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Installing Multiple Baota + Business Ideas with Docker

The incident started when I saw a video on Bilibili:

The video mentioned that "we used container technology to run a complete Baota". This reminded me of a previous Bthost virtual hosting system, but I couldn't open the sales address mentioned in the video. I didn't try it out, but I saw in the video that it was still a virtual hosting mode with a bound domain name, and no other functions were demonstrated.

Idea:#

I have no way to deeply research how it works. I am not a technical person, and below is my personal idea. What I thought was to use Docker containers to install multiple Baota instances and only expose the Baota login port for easy user access. If the main server has multiple IPs, each container can be assigned a separate IP, or sell individual private network servers. If users need to access from the public network, they can use a reverse proxy service. Alternatively, set up a reverse proxy server and map port 80 of each container to a fixed port on the server. Then, the reverse proxy server can proxy requests from port 80 to the corresponding fixed port of each container, allowing each container to use port 80. The same applies if the container uses other ports, as Linux can open more than 60,000 ports.

According to my reverse proxy idea, Server A is used to host the containers, and Server B is the reverse proxy server. If Container 1 needs to use port 80, it can be mapped to port 801 on Server A, and Server B can reverse proxy port 801 of Server A to port 80 externally. If Container 1 needs to use port 7788, it can be mapped to port 8010, and Server B can reverse proxy port 8010 of Server A to port 7788 externally.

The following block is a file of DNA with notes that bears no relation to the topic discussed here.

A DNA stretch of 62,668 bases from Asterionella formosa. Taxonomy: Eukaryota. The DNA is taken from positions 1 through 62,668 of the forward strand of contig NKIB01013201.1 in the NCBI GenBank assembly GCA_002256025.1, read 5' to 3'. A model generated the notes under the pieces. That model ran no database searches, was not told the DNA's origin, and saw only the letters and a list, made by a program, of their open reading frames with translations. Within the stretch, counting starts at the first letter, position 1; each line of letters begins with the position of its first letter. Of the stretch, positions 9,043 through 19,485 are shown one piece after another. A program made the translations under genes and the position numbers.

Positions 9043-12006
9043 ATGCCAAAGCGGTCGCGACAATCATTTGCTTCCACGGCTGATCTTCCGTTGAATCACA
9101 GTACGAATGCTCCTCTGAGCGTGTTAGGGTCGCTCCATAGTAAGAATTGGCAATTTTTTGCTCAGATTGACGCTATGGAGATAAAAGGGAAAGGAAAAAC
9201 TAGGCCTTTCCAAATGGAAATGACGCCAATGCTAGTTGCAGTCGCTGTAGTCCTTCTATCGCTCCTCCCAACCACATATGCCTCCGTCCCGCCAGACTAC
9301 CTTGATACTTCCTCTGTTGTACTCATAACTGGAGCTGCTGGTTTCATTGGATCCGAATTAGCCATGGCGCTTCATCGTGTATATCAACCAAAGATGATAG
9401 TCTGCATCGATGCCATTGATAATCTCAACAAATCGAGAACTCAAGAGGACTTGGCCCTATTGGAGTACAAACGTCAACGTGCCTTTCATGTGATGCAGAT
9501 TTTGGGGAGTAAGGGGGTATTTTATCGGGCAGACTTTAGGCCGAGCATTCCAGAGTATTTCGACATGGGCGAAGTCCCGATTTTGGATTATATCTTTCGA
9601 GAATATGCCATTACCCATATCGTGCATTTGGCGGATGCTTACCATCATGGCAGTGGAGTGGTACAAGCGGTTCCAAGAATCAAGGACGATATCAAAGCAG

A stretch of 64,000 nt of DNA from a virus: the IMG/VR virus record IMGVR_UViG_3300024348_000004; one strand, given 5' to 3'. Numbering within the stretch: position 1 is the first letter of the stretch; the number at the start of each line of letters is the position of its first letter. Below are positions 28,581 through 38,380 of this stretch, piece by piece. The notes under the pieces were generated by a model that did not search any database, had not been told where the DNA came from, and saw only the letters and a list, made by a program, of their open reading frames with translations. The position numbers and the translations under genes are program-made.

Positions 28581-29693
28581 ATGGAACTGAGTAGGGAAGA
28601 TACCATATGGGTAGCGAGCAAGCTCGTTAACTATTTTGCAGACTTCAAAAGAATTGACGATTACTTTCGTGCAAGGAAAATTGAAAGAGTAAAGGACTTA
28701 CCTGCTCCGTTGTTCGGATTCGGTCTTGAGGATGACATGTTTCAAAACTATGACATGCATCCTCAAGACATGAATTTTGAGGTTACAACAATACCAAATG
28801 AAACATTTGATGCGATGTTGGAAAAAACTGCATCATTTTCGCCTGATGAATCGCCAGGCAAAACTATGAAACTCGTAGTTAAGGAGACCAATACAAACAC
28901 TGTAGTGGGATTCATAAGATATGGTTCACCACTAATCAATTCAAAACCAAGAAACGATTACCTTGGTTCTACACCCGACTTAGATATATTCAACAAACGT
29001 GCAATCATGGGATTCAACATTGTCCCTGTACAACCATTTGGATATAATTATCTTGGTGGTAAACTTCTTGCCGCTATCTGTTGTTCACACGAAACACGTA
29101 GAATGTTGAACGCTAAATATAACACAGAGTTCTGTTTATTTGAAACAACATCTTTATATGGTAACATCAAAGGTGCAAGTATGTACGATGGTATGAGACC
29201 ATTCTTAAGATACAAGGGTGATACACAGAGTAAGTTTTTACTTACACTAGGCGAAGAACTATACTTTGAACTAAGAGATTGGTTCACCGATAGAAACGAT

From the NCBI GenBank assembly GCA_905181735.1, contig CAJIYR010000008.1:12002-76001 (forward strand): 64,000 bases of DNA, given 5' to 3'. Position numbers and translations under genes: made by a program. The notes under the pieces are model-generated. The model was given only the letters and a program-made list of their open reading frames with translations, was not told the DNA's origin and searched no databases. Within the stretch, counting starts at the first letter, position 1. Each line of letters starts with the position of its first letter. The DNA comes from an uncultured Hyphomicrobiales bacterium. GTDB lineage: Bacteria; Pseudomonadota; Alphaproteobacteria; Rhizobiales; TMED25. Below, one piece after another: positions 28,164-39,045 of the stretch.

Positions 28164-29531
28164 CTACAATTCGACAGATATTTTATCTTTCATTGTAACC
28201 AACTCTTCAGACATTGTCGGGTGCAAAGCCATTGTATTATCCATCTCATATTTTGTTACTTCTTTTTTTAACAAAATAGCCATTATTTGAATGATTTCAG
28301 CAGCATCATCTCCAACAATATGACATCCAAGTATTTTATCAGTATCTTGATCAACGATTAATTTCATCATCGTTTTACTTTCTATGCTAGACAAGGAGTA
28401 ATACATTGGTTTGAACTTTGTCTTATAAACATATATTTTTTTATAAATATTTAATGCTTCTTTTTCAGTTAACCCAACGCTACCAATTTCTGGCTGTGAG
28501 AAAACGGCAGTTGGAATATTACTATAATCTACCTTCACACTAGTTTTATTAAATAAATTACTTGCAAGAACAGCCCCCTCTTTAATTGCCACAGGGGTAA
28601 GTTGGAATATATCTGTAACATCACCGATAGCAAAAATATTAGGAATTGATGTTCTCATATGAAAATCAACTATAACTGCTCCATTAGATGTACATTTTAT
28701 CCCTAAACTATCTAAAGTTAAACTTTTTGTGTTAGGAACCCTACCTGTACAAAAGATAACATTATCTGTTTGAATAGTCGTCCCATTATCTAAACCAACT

Usage Tutorial:#

First, install Docker and Docker-Compose: https://a8dog.com/NVEpVnWHFmd

Then, install Dockge: a beautiful and easy-to-use Docker Compose management platform

Open the IP+5001 port, create an administrator user, and log in. Click "Compose" in the upper right corner to create a container template.

Fill in the compose.yaml with the following content. Since the default port for the Baota Docker image is 8888, if the external mapping is 8881, then the "ports" section should be filled with "8881:8888".

version: "3.8"
services:
  baota:
    image: btpanel/baota
    restart: unless-stopped
    ports:
      - 8888:8888
networks: {}

The container is now running, and you can access Baota using the IP+port. The default installation seems to be version 7.9.4, and you need the official Baota account and password to log in. I directly installed the cracked version. Click "bash" to enter the terminal.

Snipaste_2024-02-12_17-15-22

Enter the following command to update Baota to the latest cracked version:

curl http://io.bt.sy/install/update6.sh|bash

It seems that the default generated password is incorrect, and the terminal in this Dockge cannot paste, so the command must be manually entered. Execute bt 5 to change the password, then execute bt 14 to view the default information of Baota, and restart the container (Baota won't work without restarting). That's the end of the tutorial!

Future Plans:#

I have set up a high-performance 4h16g server on Vultr for $120 per month. Currently, I plan to test and document the following:

  1. Can individual containers access the internet using a private network tunnel? 👌
  2. Can Baota container functions be used normally? 👌
  3. Test deployment of PHP, Java, Node, Go, and other projects. 👌
  4. Will containers interfere with each other? 👌
  5. How is the performance? 👌
  6. Test the reverse proxy mode I mentioned above.

As for why I'm doing this, when I first got involved with the internet, there were many experts who shared high-quality resources for free and provided free virtual hosting for us beginners. There were also many interesting open-source projects. As I played around, I also wanted to contribute something to the internet. If what I mentioned is feasible, and I have some spare annual fee servers that I can offer for free to everyone to play with.